7. Polarized-Light Detecting Sensors

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At this point, you know how to select and buy linear polarizing film. And, you know how to calibrate it to determine horizontal alignment and vertical alignment.

By placing horizontally-oriented polarizing film in front of a light bulb, you can create a horizontal beacon. And, by placing vertically-oriented polarizing film in front of a light bulb, you can create a horizontal beacon.

For the final step, you need to place horizontally and vertically oriented polarizing film in front of photosensors to compare the difference in their light detection. The differences will tell your robot if it is looking at a horizontal beacon, vertical beacon, or just ambient lighting.

Filtered Sensor PCB

I used a professional PCB manufacturer to create a fairly fancy prototype printed circuit board. You don’t have to go to this extent. A simple circuit on a solderless breadboard is perfectly acceptable for experimental purposes.

A double-sided PCB with a black plastic baffle and photosensors on one side, and other electronic components on the other side.

A double-sided PCB with a black plastic baffle and photosensors on one side, and other electronic components on the opposite side.

I used a thick block of black plastic (ABS) to act as a baffle for the photosensors. This prevents lighting from the sides from tainting the photosensor readings.

Two photoresistors covered by polarizing film in two orientations.

Two photoresistors covered by polarizing film in two orientations.

Two large holes were drilled in the black plastic block for two photoresistors. Additional holes were drilled and tapped to mount the polarizing film.

Notice that the pair of screws for the first filter are rotated 90 degrees relative to the pair of screws for the second filter? This means I can grab a stack of polarizing film that has been oriented in the same direction, and the differences in mounting screw positions will ensure that the two sensors will have orthogonal (90 degrees different) polarization.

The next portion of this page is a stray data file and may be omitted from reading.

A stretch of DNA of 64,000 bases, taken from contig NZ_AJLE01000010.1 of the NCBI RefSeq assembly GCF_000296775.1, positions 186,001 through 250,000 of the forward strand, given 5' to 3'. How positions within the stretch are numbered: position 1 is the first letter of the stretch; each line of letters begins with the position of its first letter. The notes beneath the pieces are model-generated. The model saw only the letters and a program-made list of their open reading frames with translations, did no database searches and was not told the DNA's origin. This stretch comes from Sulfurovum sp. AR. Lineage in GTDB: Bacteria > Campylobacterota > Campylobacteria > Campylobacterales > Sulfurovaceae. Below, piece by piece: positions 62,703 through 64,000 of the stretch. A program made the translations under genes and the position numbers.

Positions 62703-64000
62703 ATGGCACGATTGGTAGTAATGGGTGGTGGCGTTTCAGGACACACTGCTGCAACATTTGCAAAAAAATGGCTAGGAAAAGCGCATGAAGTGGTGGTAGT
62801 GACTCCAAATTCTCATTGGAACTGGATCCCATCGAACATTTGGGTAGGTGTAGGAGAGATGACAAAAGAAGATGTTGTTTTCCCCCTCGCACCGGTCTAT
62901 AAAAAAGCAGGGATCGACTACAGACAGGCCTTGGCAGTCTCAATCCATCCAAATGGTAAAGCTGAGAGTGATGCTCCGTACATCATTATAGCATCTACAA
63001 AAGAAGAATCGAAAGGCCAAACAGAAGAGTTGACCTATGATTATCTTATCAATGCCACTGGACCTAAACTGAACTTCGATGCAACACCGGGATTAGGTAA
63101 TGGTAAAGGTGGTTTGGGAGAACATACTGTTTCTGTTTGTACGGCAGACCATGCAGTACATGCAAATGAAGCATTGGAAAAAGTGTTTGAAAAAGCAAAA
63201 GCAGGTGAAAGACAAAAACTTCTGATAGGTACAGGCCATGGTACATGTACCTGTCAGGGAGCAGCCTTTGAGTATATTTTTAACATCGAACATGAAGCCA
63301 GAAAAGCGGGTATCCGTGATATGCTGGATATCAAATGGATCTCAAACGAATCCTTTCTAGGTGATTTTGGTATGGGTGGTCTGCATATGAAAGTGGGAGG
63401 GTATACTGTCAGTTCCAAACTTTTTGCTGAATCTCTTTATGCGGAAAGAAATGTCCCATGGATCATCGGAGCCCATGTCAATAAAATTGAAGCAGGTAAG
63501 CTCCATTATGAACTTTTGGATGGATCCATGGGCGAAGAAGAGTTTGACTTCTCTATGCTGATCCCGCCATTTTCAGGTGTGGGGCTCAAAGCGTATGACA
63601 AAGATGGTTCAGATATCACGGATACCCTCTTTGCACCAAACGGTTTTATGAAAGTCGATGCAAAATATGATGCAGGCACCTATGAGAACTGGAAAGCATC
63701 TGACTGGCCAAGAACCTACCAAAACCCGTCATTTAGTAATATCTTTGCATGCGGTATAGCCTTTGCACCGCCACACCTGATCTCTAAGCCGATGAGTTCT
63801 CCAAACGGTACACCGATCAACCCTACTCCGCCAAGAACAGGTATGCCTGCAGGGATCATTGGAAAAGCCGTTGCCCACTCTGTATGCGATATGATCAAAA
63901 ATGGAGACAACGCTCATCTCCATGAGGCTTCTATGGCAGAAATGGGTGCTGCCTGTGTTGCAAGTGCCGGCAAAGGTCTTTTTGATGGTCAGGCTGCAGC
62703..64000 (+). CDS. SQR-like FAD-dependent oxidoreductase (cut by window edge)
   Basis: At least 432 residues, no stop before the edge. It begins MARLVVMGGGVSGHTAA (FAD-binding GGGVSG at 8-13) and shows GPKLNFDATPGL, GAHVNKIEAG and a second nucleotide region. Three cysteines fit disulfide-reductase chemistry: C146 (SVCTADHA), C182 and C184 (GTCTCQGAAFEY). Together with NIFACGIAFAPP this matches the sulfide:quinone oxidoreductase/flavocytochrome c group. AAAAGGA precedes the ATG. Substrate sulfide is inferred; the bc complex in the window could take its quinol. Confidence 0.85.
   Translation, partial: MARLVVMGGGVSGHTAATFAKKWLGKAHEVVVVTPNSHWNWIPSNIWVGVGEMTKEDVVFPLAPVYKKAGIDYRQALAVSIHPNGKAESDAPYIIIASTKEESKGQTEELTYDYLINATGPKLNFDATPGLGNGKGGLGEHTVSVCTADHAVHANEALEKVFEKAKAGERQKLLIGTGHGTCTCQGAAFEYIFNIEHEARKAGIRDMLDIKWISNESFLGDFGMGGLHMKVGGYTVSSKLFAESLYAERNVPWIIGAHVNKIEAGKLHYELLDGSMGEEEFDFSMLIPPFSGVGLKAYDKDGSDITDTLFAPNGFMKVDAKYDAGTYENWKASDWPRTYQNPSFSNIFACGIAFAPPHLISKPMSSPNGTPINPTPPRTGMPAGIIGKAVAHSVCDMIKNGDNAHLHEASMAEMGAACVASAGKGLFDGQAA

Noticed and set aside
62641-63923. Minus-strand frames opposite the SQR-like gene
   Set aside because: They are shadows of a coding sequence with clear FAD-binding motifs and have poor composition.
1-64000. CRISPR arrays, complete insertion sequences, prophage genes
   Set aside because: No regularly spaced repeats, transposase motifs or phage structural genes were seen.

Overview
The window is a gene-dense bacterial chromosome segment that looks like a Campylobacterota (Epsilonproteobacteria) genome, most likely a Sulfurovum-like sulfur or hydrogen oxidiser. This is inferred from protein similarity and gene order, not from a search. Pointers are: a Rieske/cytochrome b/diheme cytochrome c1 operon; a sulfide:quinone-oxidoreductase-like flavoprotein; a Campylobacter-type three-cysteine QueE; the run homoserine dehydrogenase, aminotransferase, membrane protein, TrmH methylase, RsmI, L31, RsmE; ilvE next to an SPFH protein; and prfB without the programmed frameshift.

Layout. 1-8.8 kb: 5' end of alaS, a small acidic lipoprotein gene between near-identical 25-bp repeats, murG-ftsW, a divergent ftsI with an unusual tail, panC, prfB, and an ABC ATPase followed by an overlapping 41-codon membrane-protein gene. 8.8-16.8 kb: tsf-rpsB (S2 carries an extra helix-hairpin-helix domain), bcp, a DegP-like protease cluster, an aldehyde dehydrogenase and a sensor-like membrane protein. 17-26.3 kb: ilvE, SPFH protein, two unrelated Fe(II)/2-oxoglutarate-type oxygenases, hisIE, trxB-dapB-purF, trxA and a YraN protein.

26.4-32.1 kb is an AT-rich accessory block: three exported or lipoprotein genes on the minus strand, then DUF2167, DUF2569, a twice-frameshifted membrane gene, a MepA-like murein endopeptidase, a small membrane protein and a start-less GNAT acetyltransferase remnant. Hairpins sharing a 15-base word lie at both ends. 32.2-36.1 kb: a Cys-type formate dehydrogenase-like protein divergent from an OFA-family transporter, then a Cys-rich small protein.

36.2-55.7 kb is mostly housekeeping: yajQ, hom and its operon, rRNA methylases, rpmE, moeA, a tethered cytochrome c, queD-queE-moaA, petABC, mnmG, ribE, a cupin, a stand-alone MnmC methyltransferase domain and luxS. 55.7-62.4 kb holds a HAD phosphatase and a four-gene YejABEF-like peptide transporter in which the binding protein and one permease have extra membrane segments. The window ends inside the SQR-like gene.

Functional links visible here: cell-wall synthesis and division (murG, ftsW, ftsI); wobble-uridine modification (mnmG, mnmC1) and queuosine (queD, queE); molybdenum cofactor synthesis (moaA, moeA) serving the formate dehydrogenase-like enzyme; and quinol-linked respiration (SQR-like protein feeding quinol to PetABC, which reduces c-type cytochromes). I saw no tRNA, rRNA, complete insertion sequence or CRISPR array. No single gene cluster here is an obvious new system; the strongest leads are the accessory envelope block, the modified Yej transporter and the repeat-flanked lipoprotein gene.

The back of the PCB for the polarized beacon sensors has an Atmel Attiny13 microcontroller, a trimpot, and home/rival switch.

The back of the PCB for the polarized beacon sensors has an Atmel Attiny13 microcontroller, a trimpot, and horz/vert home switch.

As I said, this PCB is fancier than it needs to be. It contains an 8-pin microcontroller to evaluate the output of the polarized sensors. If the difference between the two sensors is larger than the trimpot value, then the microcontroller knows the sensors detect a polarized beacon. The trimpot value can be adjusted to be sensitive without generating false detection.

The microcontroller controls the PCB output pins to inform the rest of the robot that a beacon has (or has not been detected). Furthermore, by setting the “home” switch (in the upper left corner) to either “horz” or “vert”, the microcontroller can set pins that indicate whether the home beacon or the opponent beacon is being detected. The robot can switch sides with the flip of a switch.

Having a finished PCB with an onboard microcontroller that performs these computations removes the development burden from the participants in a robot competition. This may encourage more people to build robots and join in.

Final Results for the Polarized Beacons and Sensors

In testing, I found that the sensors could accurately detect a beacon from about 12 feet away. That’s not bad!

Of course, results will vary based on the brightness of your beacon. For my beacon, I used a 100 watt (1400 lumens) halogen incandescent lamp with a 7-inch wide by 4-inch tall polarizing filter. That’s consistent with the beacons used in the Case Western University Egg Hunt.

I hope this article provides enough information for robot clubs and schools to make a contest or assignment based on polarized beacons. They’re pretty simple and inexpensive to create, and they’re pretty effective.